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The purity of God's Word and its impact on my life

I had the privilege of sharing a short testimony during the church's anniversary. I'm sharing it here.

There is so much suffering in this fallen world. Just this week, I met a 19-year old girl with salivary gland cancer, a 30-year old man with an advanced facial tumor, a 50-year old single mother with stage IV breast cancer, a 60-year old farmer with prostate cancer who could no longer afford his medications. These, and many more.

It is exhausting.

By four o’clock in the afternoon, my mouth is dry, my throat is painful, my hands are numb, and my heart is tired. There have been times when I would rather have just walked out and gone home to sleep it all off. But it is during these moments of exhaustion when the neediest patients arrive, and the urge to become distant and mechanical is the strongest. It is, after all, easier to think of them as pieces of DNA that have undergone mutations or as human bodies whose cells have become dysfunctional, instead of as human beings who have souls.

I need to turn back to God’s Word—and this I need to do daily. Jesus, in His earthly ministry, must have been exhausted. Matthew wrote that “they brought [Jesus] all the sick, those afflicted with various diseases and pains, those oppressed by demons, those having seizures, and paralytics, and He healed them” (Matthew 4:24). Jesus was an internist, a neurologist, a rehabilitation specialist, a dermatologist (He treated leprosy)—the best physician that this world has seen. It makes sense, therefore, to turn to this Great Physician’s Words: He knows all things, controls all the cells of the body, and knows exactly what I need.

How has the purity of God’s Word impacted my life?

God’s Word reveals what is lacking in me. I realize that I lack compassion and love for others. The Bible presents the loftiest example of love: that of Jesus Christ, who died for a sinner like me. The Bible is a clear lens through which my otherwise selfish eyes see my sins. It allows me to see God’s highest standard of holiness, which I could never achieve apart from His grace.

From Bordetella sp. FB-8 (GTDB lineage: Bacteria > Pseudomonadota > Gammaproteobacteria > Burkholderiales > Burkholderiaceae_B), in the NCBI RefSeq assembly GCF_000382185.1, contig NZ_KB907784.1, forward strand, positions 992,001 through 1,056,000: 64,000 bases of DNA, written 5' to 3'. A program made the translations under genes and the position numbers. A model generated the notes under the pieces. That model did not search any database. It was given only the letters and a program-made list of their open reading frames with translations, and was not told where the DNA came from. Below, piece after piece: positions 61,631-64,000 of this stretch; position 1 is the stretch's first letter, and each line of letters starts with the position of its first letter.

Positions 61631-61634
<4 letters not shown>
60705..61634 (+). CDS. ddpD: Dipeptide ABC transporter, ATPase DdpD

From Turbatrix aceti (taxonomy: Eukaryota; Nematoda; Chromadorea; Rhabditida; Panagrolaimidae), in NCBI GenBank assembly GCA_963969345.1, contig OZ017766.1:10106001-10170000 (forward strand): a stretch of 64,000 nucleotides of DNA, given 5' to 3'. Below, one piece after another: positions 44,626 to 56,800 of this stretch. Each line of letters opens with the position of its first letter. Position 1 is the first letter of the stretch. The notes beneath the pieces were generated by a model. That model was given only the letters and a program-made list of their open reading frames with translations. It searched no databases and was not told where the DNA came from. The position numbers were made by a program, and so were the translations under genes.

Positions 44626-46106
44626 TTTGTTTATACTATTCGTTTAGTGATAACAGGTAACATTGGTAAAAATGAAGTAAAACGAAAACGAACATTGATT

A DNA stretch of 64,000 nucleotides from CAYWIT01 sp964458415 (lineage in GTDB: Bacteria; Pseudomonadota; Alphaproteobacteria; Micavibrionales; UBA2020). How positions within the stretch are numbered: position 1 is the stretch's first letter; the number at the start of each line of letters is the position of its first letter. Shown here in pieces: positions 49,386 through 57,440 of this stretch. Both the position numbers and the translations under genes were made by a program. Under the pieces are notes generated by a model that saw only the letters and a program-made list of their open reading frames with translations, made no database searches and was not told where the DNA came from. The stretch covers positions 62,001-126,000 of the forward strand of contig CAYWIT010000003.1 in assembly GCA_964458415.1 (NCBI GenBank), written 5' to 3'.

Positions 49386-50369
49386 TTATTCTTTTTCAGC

God’s Word fills me with compassion and joy. What I lack, God graciously fills up. He is the wellspring of life, the infinite source of compassion and love. I am refreshed and renewed when I behold Him. His words are a balm to my soul. His promises give me hope. When my mind and heart and saturated with His word, they overflow in my dealings with my patients, my family, and my friends. I love how John Piper described love—“the overflow of joy in God that meets the needs of others.”

God’s Word transforms me daily. God sanctifies me to become more Christ-like. It is often a painful process. Understanding this truth makes me realize that no patient interaction is accidental. Will He give me an opportunity to exercise sacrificial love and selfless compassion to this patient who is about to die? How may I glorify Him the most? As a result, I am drawn to share the gospel by way of gospel tracts or short conversations during multiple consults, to pray at bedside, and to emphasize the reality of eternity, to my patients and their families. The Christian hope, after all, is unlike any other. In this aspect, I am a work in progress.

In what seems like a never-ending battle against pain and suffering, God’s Word settles my heart. In Him alone I find rest.

Comments

  1. May you continue to grow more like the Great Physician. God bless you!

    ReplyDelete

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